The project will develop research on the analysis of natural fibre insulation using fibres obtained through existing Scottish/ UK forests or secondary sources (Sawmills & recycled) and other bio-based sources (Hemp, sisal, etc.).
The University of Edinburgh, School of Engineering has recently completed studies for Scottish Forestry and Zero Waste Scotland on the feasibility and innovation of home-grown natural fibre insulation (NFI). One of the outcomes was a parametric analysis of existing natural fibre materials, most of which are imported from mainland Europe. Within the recommendations are the research and development of home-grown natural fibre insulation trials and samples that could undergo research and laboratory testing for improved thermal performance. Explorations around the fibres, their origin and type as well as different configurations of fibre content would need to be explored, as well as the adhesives and additives used to create low embodied carbon and environmental products which could replace the use of synthetic insulation equivalents.
This research seeks to address three areas, placing it in a Triple Helix approach to find the best suitable natural fibre insulation product that provides thermal performance, lower the embodied carbon of materials and aligns itself with existing Scottish/ UK manufacturing and resourcing capabilities. Four questions emerge:
- What waste streams and natural fibre supply chains exist that could form part of the research?
- Can the fusion of different fibres, additives or binding materials improve the thermal performance of natural fibre insulation?
- Do different natural fibres behave similarly to allow for adequate bonding at different densities?
- Can more environmental, less toxic materials be used for bonding and protecting the new fibre configurations?
The project requires methods that evaluate existing natural fibre products and analyse the mechanical bonding properties, fibre size, consistency and reaction of additives. It also requires an understanding of any existing work done in the field and the success rate to enhance the thermal performance to align with built environment performance requirements (Thermal conductance, inertia, embodied carbon, toxicity and humidity buffering, etc.)
The following would be expected:
Work packages (WP) and Milestones (▼M)
WP1: A literature review and industry contacts (8-12 months)
▼M1: Identify recognised gaps in research, methods used and past results and configurations.
▼M2: Contact and meet key industry partners for future collaboration.
WP2: Review of material parameters and performance levels (3 months)
▼M3: Identification of parameters and performance values as well as possible challenges
WP3: Conduct tests of existing materials and products with a wide-ranging fibre type. Includes laboratory-based analysis, thermal conductance, density, heat capacity & inertia, hygroscopicity, etc. (4 months)
▼M4: Agreements on the manufacturing partners and samples needed
▼M5:Peer review paper submitted/ published.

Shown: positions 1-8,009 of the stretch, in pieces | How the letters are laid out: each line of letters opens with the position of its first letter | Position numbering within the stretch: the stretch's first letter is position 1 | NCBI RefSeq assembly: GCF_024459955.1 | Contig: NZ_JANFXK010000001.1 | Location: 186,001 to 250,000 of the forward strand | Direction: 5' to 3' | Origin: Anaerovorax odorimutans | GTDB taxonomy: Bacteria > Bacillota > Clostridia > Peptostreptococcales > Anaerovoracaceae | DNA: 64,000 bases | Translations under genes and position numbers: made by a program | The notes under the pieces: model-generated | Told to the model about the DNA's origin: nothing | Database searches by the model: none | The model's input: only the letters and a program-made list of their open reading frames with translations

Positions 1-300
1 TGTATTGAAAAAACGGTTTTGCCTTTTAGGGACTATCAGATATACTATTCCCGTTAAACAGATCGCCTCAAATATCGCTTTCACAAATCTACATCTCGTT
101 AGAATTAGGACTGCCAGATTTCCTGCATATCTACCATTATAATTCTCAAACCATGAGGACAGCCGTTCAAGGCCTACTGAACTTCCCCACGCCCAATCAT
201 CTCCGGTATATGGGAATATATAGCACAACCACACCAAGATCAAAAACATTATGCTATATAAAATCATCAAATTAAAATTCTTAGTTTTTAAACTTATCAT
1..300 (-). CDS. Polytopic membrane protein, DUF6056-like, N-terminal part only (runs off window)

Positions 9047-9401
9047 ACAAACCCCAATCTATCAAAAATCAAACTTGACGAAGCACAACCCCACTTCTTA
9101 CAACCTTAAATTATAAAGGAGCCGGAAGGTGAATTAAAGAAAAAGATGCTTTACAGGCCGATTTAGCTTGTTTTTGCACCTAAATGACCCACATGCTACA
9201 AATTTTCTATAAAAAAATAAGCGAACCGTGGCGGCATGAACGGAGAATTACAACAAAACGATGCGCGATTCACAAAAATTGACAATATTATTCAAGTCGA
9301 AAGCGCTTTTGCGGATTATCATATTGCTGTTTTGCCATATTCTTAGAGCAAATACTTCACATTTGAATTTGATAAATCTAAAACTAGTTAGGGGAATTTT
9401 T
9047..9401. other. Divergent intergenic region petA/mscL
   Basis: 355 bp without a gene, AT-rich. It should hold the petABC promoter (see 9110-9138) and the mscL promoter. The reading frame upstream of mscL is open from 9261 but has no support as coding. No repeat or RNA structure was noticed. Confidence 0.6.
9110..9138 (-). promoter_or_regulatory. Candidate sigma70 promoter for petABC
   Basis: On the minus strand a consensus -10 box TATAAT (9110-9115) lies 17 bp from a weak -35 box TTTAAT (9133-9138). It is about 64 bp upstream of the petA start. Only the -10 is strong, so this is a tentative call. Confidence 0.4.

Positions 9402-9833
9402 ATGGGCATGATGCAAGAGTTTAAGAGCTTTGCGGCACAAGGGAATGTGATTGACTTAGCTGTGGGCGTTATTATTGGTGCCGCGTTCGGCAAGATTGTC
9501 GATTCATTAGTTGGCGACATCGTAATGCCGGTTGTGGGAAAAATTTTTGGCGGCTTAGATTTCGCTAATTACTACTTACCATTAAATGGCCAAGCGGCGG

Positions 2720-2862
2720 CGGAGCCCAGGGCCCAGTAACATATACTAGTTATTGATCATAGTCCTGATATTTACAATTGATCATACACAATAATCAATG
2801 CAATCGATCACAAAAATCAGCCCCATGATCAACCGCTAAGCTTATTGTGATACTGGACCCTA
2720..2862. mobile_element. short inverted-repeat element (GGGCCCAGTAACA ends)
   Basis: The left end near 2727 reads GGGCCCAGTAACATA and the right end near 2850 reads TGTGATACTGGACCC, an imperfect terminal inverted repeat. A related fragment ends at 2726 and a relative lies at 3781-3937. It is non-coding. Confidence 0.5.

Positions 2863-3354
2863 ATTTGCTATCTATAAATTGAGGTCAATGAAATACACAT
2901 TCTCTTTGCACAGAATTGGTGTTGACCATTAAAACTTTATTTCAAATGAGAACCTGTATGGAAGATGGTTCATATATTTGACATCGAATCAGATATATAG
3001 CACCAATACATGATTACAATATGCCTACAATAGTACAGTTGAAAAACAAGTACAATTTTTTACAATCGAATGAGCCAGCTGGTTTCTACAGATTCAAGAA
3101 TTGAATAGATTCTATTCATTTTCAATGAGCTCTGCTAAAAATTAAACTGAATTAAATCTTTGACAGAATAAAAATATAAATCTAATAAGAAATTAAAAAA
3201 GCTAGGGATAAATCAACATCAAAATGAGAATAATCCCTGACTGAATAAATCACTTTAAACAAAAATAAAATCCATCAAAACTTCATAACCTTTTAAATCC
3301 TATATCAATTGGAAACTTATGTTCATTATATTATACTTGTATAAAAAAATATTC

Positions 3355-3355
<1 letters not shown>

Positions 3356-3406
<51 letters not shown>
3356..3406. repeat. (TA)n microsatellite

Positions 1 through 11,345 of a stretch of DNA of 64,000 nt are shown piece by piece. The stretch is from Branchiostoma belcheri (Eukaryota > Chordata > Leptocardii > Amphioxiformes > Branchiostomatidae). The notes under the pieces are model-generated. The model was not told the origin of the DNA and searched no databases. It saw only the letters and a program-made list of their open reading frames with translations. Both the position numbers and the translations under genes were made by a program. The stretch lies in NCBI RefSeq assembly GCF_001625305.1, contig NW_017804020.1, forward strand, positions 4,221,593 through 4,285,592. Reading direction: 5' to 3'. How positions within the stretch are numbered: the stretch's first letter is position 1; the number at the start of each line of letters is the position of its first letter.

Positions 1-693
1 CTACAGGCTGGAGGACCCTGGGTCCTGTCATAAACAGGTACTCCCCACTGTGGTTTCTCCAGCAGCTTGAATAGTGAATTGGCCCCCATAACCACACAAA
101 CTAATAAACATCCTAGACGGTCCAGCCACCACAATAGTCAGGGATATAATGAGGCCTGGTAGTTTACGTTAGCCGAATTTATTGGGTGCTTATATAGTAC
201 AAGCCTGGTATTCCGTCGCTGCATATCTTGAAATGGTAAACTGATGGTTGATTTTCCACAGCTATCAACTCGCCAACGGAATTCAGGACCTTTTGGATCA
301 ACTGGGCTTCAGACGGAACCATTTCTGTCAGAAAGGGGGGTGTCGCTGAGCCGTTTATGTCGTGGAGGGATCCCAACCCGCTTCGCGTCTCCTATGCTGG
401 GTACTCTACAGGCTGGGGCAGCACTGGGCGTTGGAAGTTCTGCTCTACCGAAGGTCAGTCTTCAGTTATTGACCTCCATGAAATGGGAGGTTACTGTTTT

WP4: Development of the fibre type configurations conduct modelled performance scenarios and create samples with industry partners. (6-8 months)
▼M6: Samples and trials created as identified, apply the methodology of testing.
▼M7: In-situ tests of samples used in new and retrofit buildings
WP6: Evaluation of results, comparison and considerations required (2-3 months)
▼M8: Analysed results with a clear correlation with existing products and innovation
WP7: Conclusions and Writing (6-8 months)
▼M9: Peer review paper published with results and innovation
▼M10: Thesis submission
- Natural fibre insulation characterisation and performance
- Bio-based fibre species training
- Thermal testing training (in-situ & laboratory)
- Materials science, biology relevant Undergraduate/ Postgraduate candidate
- Laboratory testing experience with biological and chemical analysis background
- Preferably with a bio-materials background.
- Knowledge of tree and plant species for analysis and recognition.
- Volf M, Diviš J, Havlík F. Thermal, moisture and biological behaviour of natural insulating materials.
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properties, and applications of fibres in construction materials. Materials 2019;12:1–45.
- Saha P, Chowdhury S, Roy D, Adhikari B, Kim JK, Thomas S. A brief review on the chemical
modifications of lignocellulosic fibers for durable engineering composites. Polymer Bulletin
- Lacoste C, el Hage R, Bergeret A, Corn S, Lacroix P. Sodium alginate adhesives as binders in wood
fibers/textile waste fibers biocomposites for building insulation. Carbohydrate Polymers
- Muthuraj R, Lacoste C, Lacroix P, Bergeret A. Sustainable thermal insulation biocomposites from
rice husk, wheat husk, wood fibers and textile waste fibers: Elaboration and performances
evaluation. Industrial Crops and Products 2019;135:238–45.
|Julio Bros-Williamson||School of Engineering – Institute for Infrastructure and Environment||[email protected]||www.eng.ed.ac.uk/about/people/dr-julio-bros-williamson|
|Giulio Santori||School of Engineering – Institute for Materials and Processes||[email protected]||www.research.ed.ac.uk/en/persons/giulio-santori|
E4 supervisors are happy to hear from candidates who would wish to adapt the project to their own ideas and research background.